Here's a look at DVDs coming out Tuesday, Aug. 13:
"The Company You Keep" (R, 120 minutes, Sony): Jim Grant (Robert Redford, who also directed) has been living under an assumed name and working as a respectable lawyer when the FBI arrests a former colleague and fellow fugitive from his radical days (Susan Sarandon). Jim, a widower with a young daughter (Jackie Evancho), is soon on the lam again. But his behavior suggests he is innocent. That sounds like a story to a young newspaper reporter named Ben Shepard (Shia LaBeouf), but it puts the journalist at odds with an FBI officer (Terrence Howard). What's the difference between the Weather Underground and al-Qaida? The film asks this through Ben, who wasn't even born by the end of the Vietnam War -- a war that some of Jim's colleagues considered a form of terrorism. "The Company You Keep" looks at the notion of morality from more than one angle. It offers no apologies for the old act of violence that precipitates its action, but it holds a deep affection for the gray areas of dissension, debate and disillusionment that sometimes leave blood on the floor. Contains obscenity, drug references and brief violence.
"The Big Wedding" (R, 90 minutes, Lionsgate): Writer-director Justin Zackham has the benefit of an exceptional cast, which includes Robert De Niro, Susan Sarandon, Diane Keaton, Amanda Seyfried and Robin Williams. Sadly, superior talent can propel a movie only so far. The story, based on the 2006 Swiss-French film "Mon Frere Se Marie," launches just before the wedding of the Griffin family's youngest, adopted son. The event promises to reunite the whole clan. The problem is that patriarch Don (De Niro) hasn't seen his ex-wife, Ellie (Keaton), in 10 years, and he's currently shacked up with her best friend, Bebe (Sarandon). Further complicating things, daughter Lyla (Katherine Heigl) disdains her father. And that isn't all. The groom, Alejandro (Ben Barnes), invited his ultra-Catholic Colombian biological mother and sister to the nuptials. Fearing they may blanch at his adoptive parents' separation, he requests that Don and Ellie pretend to be married, just for the weekend. As the movie trudges toward its conclusion, the script attempts to ferret out emotion from the audience. But it's tough to feel sympathy for a cad and his mostly mean-spirited family. Contains crude language, sexual situations and nudity. Extras: "Coordinating The Big Wedding" featurette.
"Olympus Has Fallen" (R, 118 minutes, Sony): In this efficient if unimaginative version of "Die Hard" in the White House, Gerard Butler plays Mike Banning, a Secret Service agent whose close relationship with President Benjamin Asher and his son, Connor, is destroyed after a rescue mission goes awry. A visit from the South Korean prime minister ends with Asher, the vice president and the secretary of defense being abducted and held hostage in the White House bunker. Director Antoine Fuqua stages the takeover of 1600 Pennsylvania Ave. and its environs with unsettling, visceral mayhem, as hundreds of civilians are strafed, bombed and shot; nearby, the Washington Monument crumbles in a distasteful re-enactment of the destruction of Sept. 11, 2001. Contains strong violence and profanity.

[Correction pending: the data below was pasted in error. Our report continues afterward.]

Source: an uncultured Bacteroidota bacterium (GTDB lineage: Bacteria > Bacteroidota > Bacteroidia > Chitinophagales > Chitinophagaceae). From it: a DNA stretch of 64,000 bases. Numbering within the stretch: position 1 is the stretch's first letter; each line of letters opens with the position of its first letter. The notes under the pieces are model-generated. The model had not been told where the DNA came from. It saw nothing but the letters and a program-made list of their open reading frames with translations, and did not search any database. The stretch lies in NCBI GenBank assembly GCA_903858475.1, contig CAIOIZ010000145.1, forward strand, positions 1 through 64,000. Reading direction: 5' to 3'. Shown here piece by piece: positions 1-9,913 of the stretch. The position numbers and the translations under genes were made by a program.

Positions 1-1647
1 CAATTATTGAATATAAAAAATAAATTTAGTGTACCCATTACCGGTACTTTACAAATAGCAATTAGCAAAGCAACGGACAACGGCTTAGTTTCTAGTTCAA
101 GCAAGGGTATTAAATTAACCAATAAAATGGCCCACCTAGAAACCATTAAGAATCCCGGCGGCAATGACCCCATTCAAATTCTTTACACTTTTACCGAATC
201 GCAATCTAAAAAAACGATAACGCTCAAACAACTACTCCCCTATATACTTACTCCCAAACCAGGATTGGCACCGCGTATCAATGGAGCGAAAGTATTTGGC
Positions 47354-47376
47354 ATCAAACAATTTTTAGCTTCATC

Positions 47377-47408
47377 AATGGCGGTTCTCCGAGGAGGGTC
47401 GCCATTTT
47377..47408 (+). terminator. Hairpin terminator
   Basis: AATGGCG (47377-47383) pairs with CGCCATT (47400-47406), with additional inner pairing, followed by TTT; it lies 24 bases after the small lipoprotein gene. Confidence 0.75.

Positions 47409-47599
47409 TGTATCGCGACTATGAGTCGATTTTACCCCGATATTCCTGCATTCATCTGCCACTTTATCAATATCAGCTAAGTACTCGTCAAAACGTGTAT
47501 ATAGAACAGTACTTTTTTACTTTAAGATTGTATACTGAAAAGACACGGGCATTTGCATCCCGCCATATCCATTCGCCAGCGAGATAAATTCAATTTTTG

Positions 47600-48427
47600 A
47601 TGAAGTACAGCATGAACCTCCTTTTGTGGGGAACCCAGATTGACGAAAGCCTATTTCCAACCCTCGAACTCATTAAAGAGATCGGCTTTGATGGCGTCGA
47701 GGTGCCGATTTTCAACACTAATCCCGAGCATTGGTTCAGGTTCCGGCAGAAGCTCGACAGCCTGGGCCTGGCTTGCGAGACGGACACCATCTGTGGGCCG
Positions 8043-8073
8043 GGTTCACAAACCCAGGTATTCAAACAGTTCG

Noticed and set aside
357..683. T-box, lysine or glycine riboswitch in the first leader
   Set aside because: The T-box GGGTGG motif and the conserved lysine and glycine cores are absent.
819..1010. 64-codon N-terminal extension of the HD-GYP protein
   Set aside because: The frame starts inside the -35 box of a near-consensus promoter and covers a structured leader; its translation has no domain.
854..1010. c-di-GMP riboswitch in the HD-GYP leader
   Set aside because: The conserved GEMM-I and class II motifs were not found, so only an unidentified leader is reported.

"Emperor" (PG-13, 106 minutes, in English and Japanese with English subtitles, Lionsgate): Wrapping a history lesson in a romantic melodrama can make for a lively movie, but only if the love story is juicier than the educational narrative. That's not the case with "Emperor," both of whose story lines remain stubbornly dry. This drama will appeal primarily to those with an interest in the devastated setting (1945 Tokyo) and the enigmatic title character, Emperor Hirohito. The action centers on Gen. Bonner Fellers (Matthew Fox). The American occupation's commander, Gen. Douglas MacArthur (Tommy Lee Jones), has given Fellers 10 days to determine which Japanese leaders should be tried and executed as war criminals and which should be rehabilitated to help rebuild the country. Top imperial advisers won't allow the Americans to come near Hirohito. The unseeable Hirohito is echoed by the unfindable Aya, the Japanese woman Fellers has loved since they were college classmates. Most picturesque are the slow motion flashbacks of Aya and Fellers at play in a prewar bamboo forest, with her bright red dress framed by green stalks. The actual Fellers was apparently less dashing, and Aya didn't exist. But during purely visual moments like these, "Emperor" almost brings their love to life. Contains violence, brief profanity and extensive smoking. Extras: making-of featurette, commentary with director Peter Webber and producer Yoko Narahashi, deleted scenes, and behind-the-scenes and historical photo galleries.
Also: "The Hot Flashes," "3 Geezers!," "The Extraordinary Adventures of Adele Blanc-Sec" (2010, France), "The Damned" (1947, France, Cohen Media Group), "The Odd Angry Shot" (1979, Australia), "Super Eruption," "A Werewolf Boy" (South Korea), "Super Storm," "The Guillotines" (China) and "From This Day Forward" (originally aired on Gospel Music Channel).
Television series: "The Office: Season Nine," "Once Upon a Time: The Complete Second Season," "The Mindy Project: Season One," "Girls: The Complete Second Season" (HBO), "Family Ties: The Seventh and Final Season" (1988-89), "Perry Mason: The Ninth and Final Season, Vol. 2," "Bill Moyers: Faith & Reason Collection" (six-disc set, PBS), "Southland: The Complete Fifth and Final Season," "Enlightened: The Complete Second Season" (HBO), "Time Team: The Team's Favorite Digs" (U.S. debut of British science-reality series, Acorn Media), "Combat!: The Complete Fifth Season" (1966-67, eight-disc set), "Trial & Retribution: Complete Collection" (18-disc set of British drama series, Acorn Media) and "The Amazing World of Gumball: The Party " (Cartoon Network).